Supporters and opponents of Measure R clashed Wednesday night over whether the Palo Alto initiative would ensure adequate fire protection for local residents or give the firefighters union unfair powers over the city's budget.
Measure R, which was placed on the ballot by Palo Alto Professional Firefighters, Local 1319, would require the City Council to hold two public hearings and hold a citywide election before it could close any local fire stations or reduce staffing levels at the Fire Department.
At a debate Wednesday night, union officials claimed that the measure would empower residents to determine their level of fire protection, while former City Council members characterized the measure as a "power grab" that would protect the Fire Department from the type of cuts other departments are asked to implement.
Former council members Dena Mossar and John Barton, who formed a group "Safe Palo Alto" to fight Measure R, faced off Wednesday against Tony Spitaleri, president of the firefighters union, and Alan Davis, the union's attorney, at a debate co-sponsored by the Palo Alto Weekly and the League of Women Voters of Palo Alto.
Mossar and Barton argued throughout the debate that the firefighters' measure would diminish public safety by forcing other departments, including the Police Department, to take larger cuts.
"If we hold out one segment of the pie and say it really can't change, that means other pieces of the pie will get smaller," Barton said.
Davis rejected the pie analogy and said that the firefighters are only trying to protect existing staffing levels. He also asked the few dozen residents in attendance at the Palo Alto Art Center to imagine their local fire stations closing down. Measure R, he said, would give them the power to prevent such closures.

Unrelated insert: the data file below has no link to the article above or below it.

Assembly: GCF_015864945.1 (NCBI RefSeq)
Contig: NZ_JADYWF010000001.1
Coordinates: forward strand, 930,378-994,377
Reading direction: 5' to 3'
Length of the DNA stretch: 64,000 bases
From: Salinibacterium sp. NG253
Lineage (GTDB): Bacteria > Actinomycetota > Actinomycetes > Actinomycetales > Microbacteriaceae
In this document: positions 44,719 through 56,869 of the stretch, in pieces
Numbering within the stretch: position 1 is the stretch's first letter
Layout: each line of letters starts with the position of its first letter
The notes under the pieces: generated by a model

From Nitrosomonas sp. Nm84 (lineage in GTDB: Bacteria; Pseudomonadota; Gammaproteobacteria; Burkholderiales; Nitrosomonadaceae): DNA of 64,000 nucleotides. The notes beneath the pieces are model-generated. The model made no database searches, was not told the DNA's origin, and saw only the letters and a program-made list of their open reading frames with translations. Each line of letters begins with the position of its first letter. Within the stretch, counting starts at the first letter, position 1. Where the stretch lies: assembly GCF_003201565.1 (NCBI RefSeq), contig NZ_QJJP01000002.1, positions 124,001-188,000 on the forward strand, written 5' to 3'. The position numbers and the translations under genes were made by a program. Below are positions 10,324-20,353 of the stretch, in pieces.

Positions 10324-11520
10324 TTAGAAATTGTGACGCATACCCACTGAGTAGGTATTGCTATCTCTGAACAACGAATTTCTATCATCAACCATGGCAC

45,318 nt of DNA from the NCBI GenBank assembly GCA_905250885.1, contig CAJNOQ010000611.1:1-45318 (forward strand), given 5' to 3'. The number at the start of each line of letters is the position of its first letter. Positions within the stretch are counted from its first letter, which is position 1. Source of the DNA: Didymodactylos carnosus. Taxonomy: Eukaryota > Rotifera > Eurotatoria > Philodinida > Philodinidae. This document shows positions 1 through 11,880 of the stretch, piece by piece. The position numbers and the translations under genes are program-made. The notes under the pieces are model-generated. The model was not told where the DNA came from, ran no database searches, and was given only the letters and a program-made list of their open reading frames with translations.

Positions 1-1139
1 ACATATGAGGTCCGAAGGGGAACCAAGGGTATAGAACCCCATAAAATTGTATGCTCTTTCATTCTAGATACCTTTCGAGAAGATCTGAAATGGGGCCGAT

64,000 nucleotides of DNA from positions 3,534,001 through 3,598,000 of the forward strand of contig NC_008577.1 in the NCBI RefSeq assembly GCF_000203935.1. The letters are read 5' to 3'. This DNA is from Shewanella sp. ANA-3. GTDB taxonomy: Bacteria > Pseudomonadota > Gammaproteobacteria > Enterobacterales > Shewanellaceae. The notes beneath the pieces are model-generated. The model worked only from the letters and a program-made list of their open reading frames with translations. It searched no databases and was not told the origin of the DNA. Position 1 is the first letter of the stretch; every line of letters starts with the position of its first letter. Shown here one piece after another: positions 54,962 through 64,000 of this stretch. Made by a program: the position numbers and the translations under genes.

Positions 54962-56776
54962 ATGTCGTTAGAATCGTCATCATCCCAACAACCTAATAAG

Spitaleri said the department has already suffered significant cuts in its command staff, which he said is now "at a very low level." The council and city officials are ignoring the firefighters' concerns about insufficient staffing, he said, and pressing the firefighters for further concessions.
Measure R, Spitaleri said, would give the citizens a greater voice in public safety.
"This is not a power grab by us," Spitaleri responded. "We are saying this is the power of citizens."
The council is in the midst of tense contract negotiations with the firefighters union, which was the only local labor group that refused to take pay cuts earlier this year to help close the city's budget deficit.
Mossar and Barton are part of a broad coalition of past and current elected officials who oppose Measure R. The City Council passed a resolution earlier this year encouraging citizens not to sign the firefighters' petition, which nevertheless received more than 6,000 signatures. The "Safe Palo Alto" campaign has raised $58,000 to fight the measure.
The group has argued that the firefighters' proposal constitutes "bad governance" by limiting the City Council's ability to pass a budget. Barton also rejected the firefighters' union's assertion that unless Palo Alto residents pass Measure R, they would not have a voice in public-safety decisions.
"The notion that you get three minutes (to speak to the City Council) and you're done simply doesn't hold water in Palo Alto," Barton said. "This is a community that likes to be involved and will be involved in every important safety issue."